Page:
orangutans are good planners
After several years tracking orangutans in the Sumatran swamplands, researchers made some surprising discoveries, they report in the journal PLoS One: Males make travel plans up to 24 hours in advance and share them with nearby orangutans by emitting long, loud calls that can be heard more than a half-mile away.
Their cheek pads act as a funnel, amplifying their calls like a megaphone.
"Males emitted long calls mostly facing the direction they traveled a few hours later, or even after a night's rest," said researcher Karin Isler of the Anthropological Institute and Museum in Zurich. Hearing a call, interested females might come closer to stay in contact, while nondominant males may flee to avoid a confrontation. The orangutans usually traveled about a half-mile a day, often looking for fruit from trees.
There are numerous examples of planning in animal species. A zoo chimpanzee, for example, was observed gathering stones and chunks of concrete before the zoo opened, for later use as ammunition against visitors. In experiments, bonobos and chimpanzees were also found to select and store tools to use in the future. Western scrub jays and Eurasian jays are also known to plan ahead.
Isler said the new study drove home the point "that we should not underestimate these magnificent creatures, and also other animals."
New York Times
Women take a shot at beauty
So long, cosmos. Hello, collagen drinks.
A new breed of cocktail parties has some women pounding shots — but instead of alcohol, they're infused with beauty treatments.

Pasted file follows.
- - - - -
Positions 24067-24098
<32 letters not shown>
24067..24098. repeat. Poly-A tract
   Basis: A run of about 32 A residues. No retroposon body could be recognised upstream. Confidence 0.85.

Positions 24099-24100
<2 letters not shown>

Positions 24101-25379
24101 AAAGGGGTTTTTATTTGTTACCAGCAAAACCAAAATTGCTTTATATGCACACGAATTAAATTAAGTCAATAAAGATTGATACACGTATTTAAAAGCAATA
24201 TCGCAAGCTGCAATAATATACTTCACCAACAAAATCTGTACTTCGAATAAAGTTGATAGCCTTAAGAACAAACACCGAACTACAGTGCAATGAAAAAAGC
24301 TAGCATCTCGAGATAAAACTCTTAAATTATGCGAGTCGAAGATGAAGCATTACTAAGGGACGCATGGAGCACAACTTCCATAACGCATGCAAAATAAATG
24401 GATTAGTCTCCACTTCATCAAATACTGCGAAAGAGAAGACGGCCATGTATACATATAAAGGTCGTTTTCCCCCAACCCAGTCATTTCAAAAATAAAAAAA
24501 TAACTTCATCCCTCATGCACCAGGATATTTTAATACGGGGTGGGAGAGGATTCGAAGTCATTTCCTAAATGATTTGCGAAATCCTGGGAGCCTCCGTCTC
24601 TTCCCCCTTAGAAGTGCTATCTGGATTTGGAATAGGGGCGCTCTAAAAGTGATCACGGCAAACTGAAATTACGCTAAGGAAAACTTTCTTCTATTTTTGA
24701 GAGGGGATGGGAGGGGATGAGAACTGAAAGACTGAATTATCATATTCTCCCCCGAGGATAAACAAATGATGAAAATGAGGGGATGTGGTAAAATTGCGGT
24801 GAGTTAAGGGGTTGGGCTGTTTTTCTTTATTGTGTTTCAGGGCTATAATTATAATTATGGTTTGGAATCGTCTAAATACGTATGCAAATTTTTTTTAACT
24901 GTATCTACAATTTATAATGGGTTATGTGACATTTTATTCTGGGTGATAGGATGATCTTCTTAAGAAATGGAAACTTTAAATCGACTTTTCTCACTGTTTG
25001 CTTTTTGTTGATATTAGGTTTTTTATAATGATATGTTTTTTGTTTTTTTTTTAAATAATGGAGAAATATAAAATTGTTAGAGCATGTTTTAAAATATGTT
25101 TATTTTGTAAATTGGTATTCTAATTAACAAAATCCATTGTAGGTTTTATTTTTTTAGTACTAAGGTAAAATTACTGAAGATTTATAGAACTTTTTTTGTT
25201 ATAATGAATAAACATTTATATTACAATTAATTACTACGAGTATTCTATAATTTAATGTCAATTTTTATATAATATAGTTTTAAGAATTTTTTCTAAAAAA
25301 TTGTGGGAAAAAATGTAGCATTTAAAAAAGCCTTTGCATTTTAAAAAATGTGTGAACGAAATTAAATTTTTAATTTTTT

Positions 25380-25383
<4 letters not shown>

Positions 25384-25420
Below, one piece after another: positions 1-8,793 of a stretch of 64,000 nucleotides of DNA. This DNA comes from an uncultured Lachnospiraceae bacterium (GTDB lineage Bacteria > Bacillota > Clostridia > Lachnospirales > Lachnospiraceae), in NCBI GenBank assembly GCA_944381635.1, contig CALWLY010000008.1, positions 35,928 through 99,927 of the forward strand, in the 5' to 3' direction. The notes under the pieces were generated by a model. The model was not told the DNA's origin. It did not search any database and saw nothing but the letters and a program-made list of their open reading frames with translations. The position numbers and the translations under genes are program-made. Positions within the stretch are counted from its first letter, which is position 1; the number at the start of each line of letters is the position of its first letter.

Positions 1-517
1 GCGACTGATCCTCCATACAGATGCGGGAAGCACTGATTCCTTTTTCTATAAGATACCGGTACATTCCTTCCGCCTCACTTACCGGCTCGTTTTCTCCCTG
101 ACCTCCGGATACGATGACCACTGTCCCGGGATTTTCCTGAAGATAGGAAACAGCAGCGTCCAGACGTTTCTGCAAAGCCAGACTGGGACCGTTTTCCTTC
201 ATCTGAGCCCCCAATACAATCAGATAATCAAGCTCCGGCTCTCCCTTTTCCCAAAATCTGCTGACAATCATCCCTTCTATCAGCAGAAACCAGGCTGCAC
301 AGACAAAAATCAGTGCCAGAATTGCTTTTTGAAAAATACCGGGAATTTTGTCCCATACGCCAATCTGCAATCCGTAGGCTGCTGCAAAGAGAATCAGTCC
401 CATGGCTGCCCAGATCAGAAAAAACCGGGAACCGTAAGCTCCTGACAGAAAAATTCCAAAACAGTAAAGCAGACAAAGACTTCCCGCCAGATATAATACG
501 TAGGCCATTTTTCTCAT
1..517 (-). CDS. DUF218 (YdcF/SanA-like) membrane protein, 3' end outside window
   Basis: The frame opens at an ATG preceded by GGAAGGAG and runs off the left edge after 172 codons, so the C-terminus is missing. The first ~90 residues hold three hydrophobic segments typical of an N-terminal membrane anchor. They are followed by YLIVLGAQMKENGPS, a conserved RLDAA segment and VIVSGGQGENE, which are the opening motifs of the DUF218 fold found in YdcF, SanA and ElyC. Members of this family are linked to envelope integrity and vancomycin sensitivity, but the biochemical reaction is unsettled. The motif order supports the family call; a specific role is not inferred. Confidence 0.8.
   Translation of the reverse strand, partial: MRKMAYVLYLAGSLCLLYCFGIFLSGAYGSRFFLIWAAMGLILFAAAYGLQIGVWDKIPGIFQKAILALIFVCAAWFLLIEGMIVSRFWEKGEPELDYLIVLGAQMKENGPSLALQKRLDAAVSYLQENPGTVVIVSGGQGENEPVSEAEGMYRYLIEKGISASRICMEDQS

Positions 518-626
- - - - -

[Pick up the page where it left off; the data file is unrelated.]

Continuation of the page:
Packaged in one-shot bottles sold over the Internet, ingestible collagen is said to restore luster in hair, skin and nails.
This type of ingestible collagen has been all the rage for years in Asia, where the beauty beverages are manufactured. But only in the past few years has it reached American shores, industry watchers say.
Costs vary by product, but a 24-day supply of the U.S.-distributed Lac Taut brand goes for $220, according to the company website.
The fact that only limited research has been done on ingestible collagen or that its benefits are unproven has not dampened the enthusiasm.
Nutritionist Nicolette Pace said she has seen research suggesting that in the "worst-case scenario," some ingestible collagen may contain estrogen components.
"It's really a hot trend right now," she said. "Botox parties are being replaced by drinkable collagen parties."